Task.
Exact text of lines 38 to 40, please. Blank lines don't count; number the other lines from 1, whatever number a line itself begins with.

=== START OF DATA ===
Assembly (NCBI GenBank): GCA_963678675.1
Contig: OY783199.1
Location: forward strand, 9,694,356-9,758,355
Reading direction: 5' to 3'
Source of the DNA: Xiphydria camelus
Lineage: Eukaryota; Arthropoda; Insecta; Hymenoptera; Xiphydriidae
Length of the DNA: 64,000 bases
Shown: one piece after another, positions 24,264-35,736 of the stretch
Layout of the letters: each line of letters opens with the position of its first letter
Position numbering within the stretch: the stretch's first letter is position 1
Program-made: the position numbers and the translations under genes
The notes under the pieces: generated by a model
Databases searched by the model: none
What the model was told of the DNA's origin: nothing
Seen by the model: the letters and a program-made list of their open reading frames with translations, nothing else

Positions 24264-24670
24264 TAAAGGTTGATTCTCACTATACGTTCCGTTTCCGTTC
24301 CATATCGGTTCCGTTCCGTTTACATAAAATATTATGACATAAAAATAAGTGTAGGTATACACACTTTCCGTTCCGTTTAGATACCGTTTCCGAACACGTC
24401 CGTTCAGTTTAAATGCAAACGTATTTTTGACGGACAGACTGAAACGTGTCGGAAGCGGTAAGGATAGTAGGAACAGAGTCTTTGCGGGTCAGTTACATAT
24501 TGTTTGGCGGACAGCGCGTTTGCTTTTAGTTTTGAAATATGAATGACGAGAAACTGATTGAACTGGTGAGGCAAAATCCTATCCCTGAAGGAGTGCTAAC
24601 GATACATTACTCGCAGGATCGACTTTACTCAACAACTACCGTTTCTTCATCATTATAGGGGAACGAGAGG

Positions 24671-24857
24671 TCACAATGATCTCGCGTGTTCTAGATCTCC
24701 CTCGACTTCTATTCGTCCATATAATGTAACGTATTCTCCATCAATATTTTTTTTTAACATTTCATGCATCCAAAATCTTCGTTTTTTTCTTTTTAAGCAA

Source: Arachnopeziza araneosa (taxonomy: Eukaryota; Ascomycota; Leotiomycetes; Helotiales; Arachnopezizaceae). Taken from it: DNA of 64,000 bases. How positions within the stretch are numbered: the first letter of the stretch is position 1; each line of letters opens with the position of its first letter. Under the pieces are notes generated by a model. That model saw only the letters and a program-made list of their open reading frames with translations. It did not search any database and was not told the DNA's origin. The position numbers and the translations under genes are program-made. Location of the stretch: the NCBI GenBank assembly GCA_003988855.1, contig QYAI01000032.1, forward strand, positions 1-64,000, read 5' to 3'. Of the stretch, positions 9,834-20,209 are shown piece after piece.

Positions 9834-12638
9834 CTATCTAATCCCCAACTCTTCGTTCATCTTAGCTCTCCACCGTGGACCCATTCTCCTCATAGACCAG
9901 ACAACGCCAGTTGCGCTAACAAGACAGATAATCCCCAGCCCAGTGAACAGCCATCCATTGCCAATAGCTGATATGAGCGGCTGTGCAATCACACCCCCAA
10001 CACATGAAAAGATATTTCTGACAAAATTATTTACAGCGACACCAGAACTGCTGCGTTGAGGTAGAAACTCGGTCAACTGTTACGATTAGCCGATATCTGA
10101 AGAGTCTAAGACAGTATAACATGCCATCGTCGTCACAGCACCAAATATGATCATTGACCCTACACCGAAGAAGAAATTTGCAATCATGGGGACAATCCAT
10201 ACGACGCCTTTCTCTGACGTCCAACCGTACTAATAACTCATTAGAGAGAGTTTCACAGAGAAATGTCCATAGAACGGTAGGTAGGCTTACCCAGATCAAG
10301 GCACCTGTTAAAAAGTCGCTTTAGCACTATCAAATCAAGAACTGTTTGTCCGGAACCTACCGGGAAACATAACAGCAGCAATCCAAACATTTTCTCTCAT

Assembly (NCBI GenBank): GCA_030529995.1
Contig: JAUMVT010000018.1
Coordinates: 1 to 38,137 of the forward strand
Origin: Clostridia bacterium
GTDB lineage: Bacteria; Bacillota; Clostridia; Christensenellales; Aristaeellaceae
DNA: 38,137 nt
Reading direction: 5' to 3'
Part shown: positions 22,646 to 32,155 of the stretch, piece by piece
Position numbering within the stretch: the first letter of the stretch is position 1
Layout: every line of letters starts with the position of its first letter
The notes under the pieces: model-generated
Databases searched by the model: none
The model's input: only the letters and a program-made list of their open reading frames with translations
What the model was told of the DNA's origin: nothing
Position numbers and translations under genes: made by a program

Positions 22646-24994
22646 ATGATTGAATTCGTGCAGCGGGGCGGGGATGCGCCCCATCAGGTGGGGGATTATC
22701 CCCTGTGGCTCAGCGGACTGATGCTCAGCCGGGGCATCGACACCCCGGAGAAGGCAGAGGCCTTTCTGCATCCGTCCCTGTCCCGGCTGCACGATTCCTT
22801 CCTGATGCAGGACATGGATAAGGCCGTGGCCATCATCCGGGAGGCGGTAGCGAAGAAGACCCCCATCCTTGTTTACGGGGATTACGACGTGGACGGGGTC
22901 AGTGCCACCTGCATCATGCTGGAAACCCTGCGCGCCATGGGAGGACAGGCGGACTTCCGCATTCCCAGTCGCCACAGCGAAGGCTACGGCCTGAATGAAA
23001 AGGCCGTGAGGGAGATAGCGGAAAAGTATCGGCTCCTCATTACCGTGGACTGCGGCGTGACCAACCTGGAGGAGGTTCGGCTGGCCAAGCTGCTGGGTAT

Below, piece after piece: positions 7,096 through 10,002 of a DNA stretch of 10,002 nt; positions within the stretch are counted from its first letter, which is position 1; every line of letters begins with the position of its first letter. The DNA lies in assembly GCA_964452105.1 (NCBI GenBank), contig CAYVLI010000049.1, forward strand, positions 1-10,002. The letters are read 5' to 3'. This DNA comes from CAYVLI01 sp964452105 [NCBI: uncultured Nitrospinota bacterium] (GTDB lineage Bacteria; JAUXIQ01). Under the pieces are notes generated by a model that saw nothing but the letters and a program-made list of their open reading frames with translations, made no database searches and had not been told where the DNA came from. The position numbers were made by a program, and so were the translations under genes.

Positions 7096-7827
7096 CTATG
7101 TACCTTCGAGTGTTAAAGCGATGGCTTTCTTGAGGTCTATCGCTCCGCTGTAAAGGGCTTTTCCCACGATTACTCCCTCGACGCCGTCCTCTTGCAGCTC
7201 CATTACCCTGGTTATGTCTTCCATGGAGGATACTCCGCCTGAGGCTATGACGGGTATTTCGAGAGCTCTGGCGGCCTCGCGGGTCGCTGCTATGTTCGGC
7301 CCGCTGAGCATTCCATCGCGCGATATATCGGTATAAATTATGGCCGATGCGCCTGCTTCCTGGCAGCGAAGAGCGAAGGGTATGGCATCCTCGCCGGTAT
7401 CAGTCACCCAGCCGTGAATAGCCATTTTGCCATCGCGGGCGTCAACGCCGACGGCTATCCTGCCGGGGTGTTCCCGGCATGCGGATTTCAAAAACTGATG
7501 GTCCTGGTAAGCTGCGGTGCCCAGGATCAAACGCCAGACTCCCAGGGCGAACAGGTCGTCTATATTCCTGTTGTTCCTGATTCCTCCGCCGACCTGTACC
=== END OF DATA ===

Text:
DNA: 38,137 nt
Reading direction: 5' to 3'
Part shown: positions 22,646 to 32,155 of the stretch, piece by piece